The Fair Employment and Housing Act (Government Code Section 12940 et seq.) permits claims of sexual harassment, sex discrimination, racial discrimination, retaliation and other related assertions arising in the employment setting. When such an action is settled, the tendency of claimant’s counsel may be to view the subsequently prepared written release and settlement agreement, execution of which will almost certainly be a condition of the settlement, to be a mere formality.
However, agreement upon a monetary settlement to resolve the case is, for better or worse, only the beginning of the necessary settlement negotiations between the claimant’s counsel and the employer’s counsel. Matters of importance to the claimant’s vocational, financial and even personal life lurk in the settlement agreement. A number “transactional" issues typically arise in, and become terms of, written settlement agreements in Fair Employment and Housing Act cases.
The employer almost always strives for total confidentiality, from virtually everyone, of everything about the case, including both the underlying assertions and the settlement itself.
Agreements to render a settlement confidential are generally permissible. See Barella v. Exchange Bank, 84 Cal.App.4th 793 (2000). A Claimant’s agreement to confidentiality as “bargaining chip" not readily calculable in monetary terms. Cf. Barella: “ The value of a particular plaintiff of public vindication (or, conversely, the negative value of confidentiality) is so highly subjective and elusive that no court can determine this monetary worth."
An initial question in the usual settlement-agreement negotiation is the proposed scope of confidentiality. Of course, publicly filed court documents (i.e., fillings outside of a protective order) are not confidential, and new rules limit the circumstances under which court documents may be filed under seal.
But as to the details of the settlement itself, which would not generally be disclosed in a public court filing, the employer may seek to confidential not just the terms (the mount paid, the provisions of the settlement agreement, etc.) but also the allegedly actionable conduct that underpinned the claimant’s causes of action.
Some claimants will be unsympathetic to proposed restrictions on their ability to relate to others their account of how they were wronged. Such a restriction has real-world implications to the claimant beyond those of social conversation—for example, when she sis inevitability asked in the future why she left her last job, the answer the claimant is free to give can depend on the language of the settlement agreement.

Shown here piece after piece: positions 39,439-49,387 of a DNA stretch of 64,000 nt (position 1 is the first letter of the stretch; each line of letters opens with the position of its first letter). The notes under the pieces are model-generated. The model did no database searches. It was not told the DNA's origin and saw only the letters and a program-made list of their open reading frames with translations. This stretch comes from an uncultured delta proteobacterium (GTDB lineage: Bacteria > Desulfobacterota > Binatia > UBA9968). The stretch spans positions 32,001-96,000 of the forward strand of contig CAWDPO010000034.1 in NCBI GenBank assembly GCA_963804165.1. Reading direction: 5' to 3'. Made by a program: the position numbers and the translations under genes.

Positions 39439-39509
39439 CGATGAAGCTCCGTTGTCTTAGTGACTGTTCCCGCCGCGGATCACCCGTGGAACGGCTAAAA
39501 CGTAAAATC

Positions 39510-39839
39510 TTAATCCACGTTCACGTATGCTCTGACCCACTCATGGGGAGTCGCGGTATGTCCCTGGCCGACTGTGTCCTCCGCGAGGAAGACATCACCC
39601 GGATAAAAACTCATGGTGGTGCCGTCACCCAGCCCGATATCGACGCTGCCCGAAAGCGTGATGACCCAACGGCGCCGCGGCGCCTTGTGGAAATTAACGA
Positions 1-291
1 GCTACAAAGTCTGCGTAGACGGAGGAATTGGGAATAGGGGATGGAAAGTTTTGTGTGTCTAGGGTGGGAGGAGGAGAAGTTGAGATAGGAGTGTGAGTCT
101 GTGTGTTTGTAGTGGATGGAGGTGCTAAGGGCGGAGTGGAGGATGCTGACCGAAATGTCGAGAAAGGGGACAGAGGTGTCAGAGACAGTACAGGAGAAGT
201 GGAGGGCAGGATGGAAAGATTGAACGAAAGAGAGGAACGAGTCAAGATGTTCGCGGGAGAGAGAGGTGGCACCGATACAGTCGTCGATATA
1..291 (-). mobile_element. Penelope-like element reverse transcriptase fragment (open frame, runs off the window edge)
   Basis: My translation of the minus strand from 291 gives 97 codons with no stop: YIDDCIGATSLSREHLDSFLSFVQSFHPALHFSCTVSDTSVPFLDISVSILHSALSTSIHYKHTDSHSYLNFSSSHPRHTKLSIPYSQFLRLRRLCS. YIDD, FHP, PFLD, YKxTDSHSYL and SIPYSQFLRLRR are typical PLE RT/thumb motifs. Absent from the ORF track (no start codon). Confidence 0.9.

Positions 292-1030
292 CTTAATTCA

Another frequently arising issue, where confidentiality in whatever scope has been agreed upon, is whether there are expectations to the obligations of confidence. Typically exceptions to any agreed confidentiality might include permitting claimant’s disclosure to his attorneys, accountants and health care providers (where applicable), and certainly permitting disclosure to a court or administrative agency up on a proper order.
Negotiation may be required, however, as to proposed restrictions concerning the claimant’s disclosure of the settlement amount to his parents, spouse or cohabitant. A typical negotiated resolution of this issue would be identify in the settlement agreement a limited universe of persons (spouse, parents, adult children) with whom the claimant already shares an ongoing financial relationship and to permit disclosure of the amount of settlement, and perhaps also the other terms of the settlement agreement, to such persons. That disclosure might be conditional upon each disclose agreeing, informally, to retain the confidence of the disclosure.
The employer will usually raise the issue of the consequences of breach of confidentiality by the claimant. The employer will frequently suggest a provision incorporating a fixed or “liquidated damages" clause. Such provisions are governed by Civil Code Section 1671 (ed), which provides that liquidated –damages clauses are void unless it would impracticable or extremely difficult to fix the actual damages arising from a breach. A typical form of agreement prepared by employers’ counsel will recite those “magic words/" thereafter setting out a sum of liquidated damages per incident of unauthorized disclosure.
If such a provision is agreed to, there are numerous details for negation and resolution what is the amount of liquidated damages per event of breech? Is there a “cap" as to liquidated damages regardless of the number of breaches? If so, what is that amount? Is the issue of breach to be decided by a court or an arbitrator? Is the obligation bilateral, in that the employer shares an obligation of confidentiality as well? Should the evidentiary standard be altered to “clear and convincing evidence" in recognition of the “he said, she said" nature of the inquiry?While careful efforts to educate the client as to his obligations of confidentiality will hopefully render moot the “real world" consequences of these clauses, these matters must still be carefully negotiated.
Also, to anticipate another common problem, the following clause is often useful: “It is not a violation of confidentiality for claimant to respond to an inquiry concerning the matter that the case was settled or resolved."
As to hypothetical future subpoenas served upon the claimant by other litigants, the agreement should make clear that the claimant is not in breach if she complies with a lawful subpoena or court order or testifies truthfully.
Andy Gillin and the lawyers at GJEL Accident Attorneys represent plaintiffs in employment and personal-injury cases.
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